Much more polished, serious, and straight-ahead than their initial EPs suggested, Bloc Party's debut album, Silent Alarm, reveals them as a band equally informed by taut art-punk and the grand gestures and earnestness of groups like Coldplay and U2. Though they're not quite as stadium-sized expansive as either of those two bands (yet), Bloc Party ...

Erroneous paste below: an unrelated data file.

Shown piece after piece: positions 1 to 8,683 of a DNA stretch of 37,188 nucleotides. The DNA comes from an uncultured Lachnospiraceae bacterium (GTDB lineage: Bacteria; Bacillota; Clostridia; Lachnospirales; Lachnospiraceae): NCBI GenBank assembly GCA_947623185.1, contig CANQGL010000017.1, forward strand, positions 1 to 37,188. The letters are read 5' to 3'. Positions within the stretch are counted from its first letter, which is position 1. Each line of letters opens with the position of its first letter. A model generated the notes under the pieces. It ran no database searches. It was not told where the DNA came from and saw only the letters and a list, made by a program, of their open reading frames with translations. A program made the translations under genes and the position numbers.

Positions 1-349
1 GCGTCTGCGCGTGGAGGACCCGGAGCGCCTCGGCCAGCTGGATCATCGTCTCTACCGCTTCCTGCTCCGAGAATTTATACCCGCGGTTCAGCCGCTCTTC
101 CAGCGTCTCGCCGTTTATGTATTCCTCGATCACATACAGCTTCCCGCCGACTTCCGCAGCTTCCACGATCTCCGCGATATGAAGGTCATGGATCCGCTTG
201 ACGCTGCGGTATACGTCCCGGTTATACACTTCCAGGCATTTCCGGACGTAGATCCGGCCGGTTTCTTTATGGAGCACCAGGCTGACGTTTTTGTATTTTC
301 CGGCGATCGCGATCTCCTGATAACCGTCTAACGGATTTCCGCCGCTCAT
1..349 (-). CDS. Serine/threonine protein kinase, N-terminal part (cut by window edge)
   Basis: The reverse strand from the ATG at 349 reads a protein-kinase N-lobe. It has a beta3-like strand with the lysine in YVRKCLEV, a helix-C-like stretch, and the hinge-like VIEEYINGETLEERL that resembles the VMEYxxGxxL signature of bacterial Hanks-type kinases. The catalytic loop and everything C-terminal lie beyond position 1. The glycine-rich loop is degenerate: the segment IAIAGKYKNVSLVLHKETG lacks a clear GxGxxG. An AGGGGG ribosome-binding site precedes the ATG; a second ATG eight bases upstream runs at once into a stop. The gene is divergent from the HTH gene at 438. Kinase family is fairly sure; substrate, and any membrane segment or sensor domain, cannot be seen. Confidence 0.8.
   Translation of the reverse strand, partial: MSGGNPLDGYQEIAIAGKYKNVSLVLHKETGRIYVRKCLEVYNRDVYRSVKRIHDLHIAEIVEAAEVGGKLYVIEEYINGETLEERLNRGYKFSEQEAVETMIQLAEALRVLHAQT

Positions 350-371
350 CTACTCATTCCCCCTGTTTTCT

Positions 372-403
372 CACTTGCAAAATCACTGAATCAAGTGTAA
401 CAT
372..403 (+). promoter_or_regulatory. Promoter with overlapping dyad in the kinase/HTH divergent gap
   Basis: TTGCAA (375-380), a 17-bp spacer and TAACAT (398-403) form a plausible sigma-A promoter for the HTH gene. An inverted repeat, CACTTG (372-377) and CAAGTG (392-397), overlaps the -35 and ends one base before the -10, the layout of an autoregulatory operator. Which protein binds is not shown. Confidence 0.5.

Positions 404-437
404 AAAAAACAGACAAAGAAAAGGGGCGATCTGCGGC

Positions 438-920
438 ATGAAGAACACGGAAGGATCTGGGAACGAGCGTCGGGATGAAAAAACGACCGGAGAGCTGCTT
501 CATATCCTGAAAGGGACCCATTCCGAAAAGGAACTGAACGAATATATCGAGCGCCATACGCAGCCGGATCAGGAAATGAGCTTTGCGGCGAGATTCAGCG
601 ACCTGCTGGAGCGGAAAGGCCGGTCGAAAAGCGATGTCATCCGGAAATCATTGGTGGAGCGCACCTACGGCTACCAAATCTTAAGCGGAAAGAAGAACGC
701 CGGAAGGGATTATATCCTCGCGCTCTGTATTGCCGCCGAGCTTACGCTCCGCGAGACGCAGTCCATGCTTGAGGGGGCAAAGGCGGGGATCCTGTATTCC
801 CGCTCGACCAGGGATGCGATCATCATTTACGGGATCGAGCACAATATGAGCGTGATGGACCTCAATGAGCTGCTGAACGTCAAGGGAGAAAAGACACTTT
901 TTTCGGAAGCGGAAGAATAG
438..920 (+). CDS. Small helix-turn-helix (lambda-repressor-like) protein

Much more polished, serious, and straight-ahead than their initial EPs suggested, Bloc Party's debut album, Silent Alarm, reveals them as a band equally informed by taut art-punk and the grand gestures and earnestness of groups like Coldplay and U2. Though they're not quite as stadium-sized expansive as either of those two bands (yet), Bloc Party sound a lot more comfortable making proclamations like "Positive Tension"'s "Something glorious is about to happen/A reckoning!" than contemporaries like Franz Ferdinand or the Futureheads would be. Silent Alarm is also more varied than Bloc Party's early work indicated it might be, spanning edgy pop, atmospheric ballads, and angular, percussive tracks that are all served well by the album's big, layered production. The great single "Banquet" and even better opening track, "Like Eating Glass," put Bloc Party's heart-on-sleeve emotions in the service of tight, energetic songwriting that makes their earnestness a little easier to swallow. The gorgeous ballads also make the most of Bloc Party's emotional directness: "Blue Light," "This Modern Love," and "So Here We Are" are some of Silent Alarm's finest moments, with a tension and impact that show how powerful even their softest songs can be. As both the band and album's names imply, Silent Alarm is an overtly political album. Bloc Party fare better than many other bands that dip into that fray, but the results are still mixed: the well-intentioned no-blood-for-oil sentiments of "Price of Gas" are heavy-handed, but "Helicopter"'s Bush-bashing and the antiwar "Pioneers" ("We promised the world we'd tame it/What were we hoping for?") are relatively subtle, and work fairly well as political pop manifestos. As dynamic as Silent Alarm is, it's not perfect: Kele Okereke's yelpy vocals get a little grating on the less melodic songs, and the second half of the album doesn't quite sustain the momentum it had at the beginning, although the bonus remixes of "Plans" by Mogwai, and "Pioneers"" by M83 help make up for this. Although it wouldn't hurt if there were more "party" (the celebratory kind, not the political one) in Silent Alarm, it's still a fine debut album with a lot of passion and polish; it's hard not to respect, if not fully embrace, the intensity and integrity of Bloc Party's music. ~ Heather Phares, Rovi
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